The cheers went up even before Ron Paul stepped onstage to greet his adoring fans. “End the Fed! End the Fed! End the Fed!” they shouted, stomping their feet and yelling about a coming revolution.

In the run-up to Tuesday’s presidential primaries in Maryland and the District, Paul — down in the Republican delegate race but a cult hero among many — brought his bold and folksy message to a packed auditorium at the University of Maryland.

His platform of lowering the national debt and ending the Afghan war has caught on among college students, who could play a crucial role in helping the Texas congressman remain a factor in the race.

If he can actually get them to the polls.

“I don’t know everything about Ron Paul, but what I do know, I like. I don’t side with conservatives or liberals, and he seems to be right down the middle,” said Charlie Spence, 19, of Frederick. “He is the most intriguing candidate for young people.”

But asked if he would vote Tuesday, Spence said he probably wouldn’t.

And that has been the conundrum at the center of Paul’s campaign. He is the next big thing on college campuses — drawing a crowd of nearly 2,000 Wednesday night — yet he hasn’t been able to translate that energy into actual votes.

“It sounds like the revolution has arrived,” Paul said in College Park. “There are changes coming out of necessity.”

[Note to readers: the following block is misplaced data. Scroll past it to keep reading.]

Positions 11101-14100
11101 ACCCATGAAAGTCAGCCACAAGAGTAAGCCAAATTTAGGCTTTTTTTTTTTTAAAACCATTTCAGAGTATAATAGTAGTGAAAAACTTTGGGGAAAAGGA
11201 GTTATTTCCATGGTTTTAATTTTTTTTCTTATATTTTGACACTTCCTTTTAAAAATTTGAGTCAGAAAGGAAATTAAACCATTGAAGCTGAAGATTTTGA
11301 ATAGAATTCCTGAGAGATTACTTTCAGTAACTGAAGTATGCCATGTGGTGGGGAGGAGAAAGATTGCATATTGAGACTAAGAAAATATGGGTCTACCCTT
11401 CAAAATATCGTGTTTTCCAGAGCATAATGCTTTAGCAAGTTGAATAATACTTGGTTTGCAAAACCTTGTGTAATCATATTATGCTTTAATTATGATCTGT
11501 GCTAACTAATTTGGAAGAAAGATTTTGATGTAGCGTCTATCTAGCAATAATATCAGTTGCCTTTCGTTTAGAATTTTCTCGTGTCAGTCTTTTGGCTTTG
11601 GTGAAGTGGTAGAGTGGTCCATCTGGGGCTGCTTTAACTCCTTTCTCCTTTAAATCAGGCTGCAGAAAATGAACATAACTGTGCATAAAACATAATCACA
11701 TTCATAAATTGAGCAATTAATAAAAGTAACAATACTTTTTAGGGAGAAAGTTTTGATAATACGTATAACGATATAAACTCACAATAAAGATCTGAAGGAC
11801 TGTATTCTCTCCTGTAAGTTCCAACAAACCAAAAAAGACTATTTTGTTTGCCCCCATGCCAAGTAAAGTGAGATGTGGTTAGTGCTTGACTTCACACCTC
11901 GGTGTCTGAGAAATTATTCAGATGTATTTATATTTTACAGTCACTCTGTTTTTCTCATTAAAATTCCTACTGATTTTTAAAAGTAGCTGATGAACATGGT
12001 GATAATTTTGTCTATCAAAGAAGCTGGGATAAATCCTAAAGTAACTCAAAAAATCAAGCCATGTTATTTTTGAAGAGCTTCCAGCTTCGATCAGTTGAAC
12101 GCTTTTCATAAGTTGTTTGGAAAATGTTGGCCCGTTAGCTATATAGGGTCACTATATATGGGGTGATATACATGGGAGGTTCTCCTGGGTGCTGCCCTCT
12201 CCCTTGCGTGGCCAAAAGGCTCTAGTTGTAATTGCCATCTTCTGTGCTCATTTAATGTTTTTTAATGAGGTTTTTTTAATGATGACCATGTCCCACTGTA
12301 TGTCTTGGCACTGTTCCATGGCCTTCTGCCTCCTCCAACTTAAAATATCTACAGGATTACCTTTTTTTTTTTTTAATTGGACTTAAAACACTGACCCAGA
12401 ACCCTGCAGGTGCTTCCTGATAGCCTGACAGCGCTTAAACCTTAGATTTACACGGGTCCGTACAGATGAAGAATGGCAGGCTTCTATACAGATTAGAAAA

On health care, he was clear: “Mandates are horrible.”

“But what is government but a big mandate?” he said. “If anything, what they should be talking about is, why can’t we use the interstate commerce clause to sell insurance across state lines?”

But Paul spent much of his speech speaking out against war.

“Why don’t we just mind our own business?” he said, summing up his approach to foreign engagement. “And that means we don’t become the policeman of the world. . . . A lot more can be achieved in peace than at war.”

While Paul has influenced the GOP in terms of limited government, his views on foreign policy have been a hard sell.

But at his rallies, he has drawn a cross section of young people who treat him like a rock star.

“Ron Paul actually stands for something. He believes in limited government, doesn’t support these wars, and he actually votes that way,” said Rachel Cooper, 19, of Bel Air. “And I already voted for him.”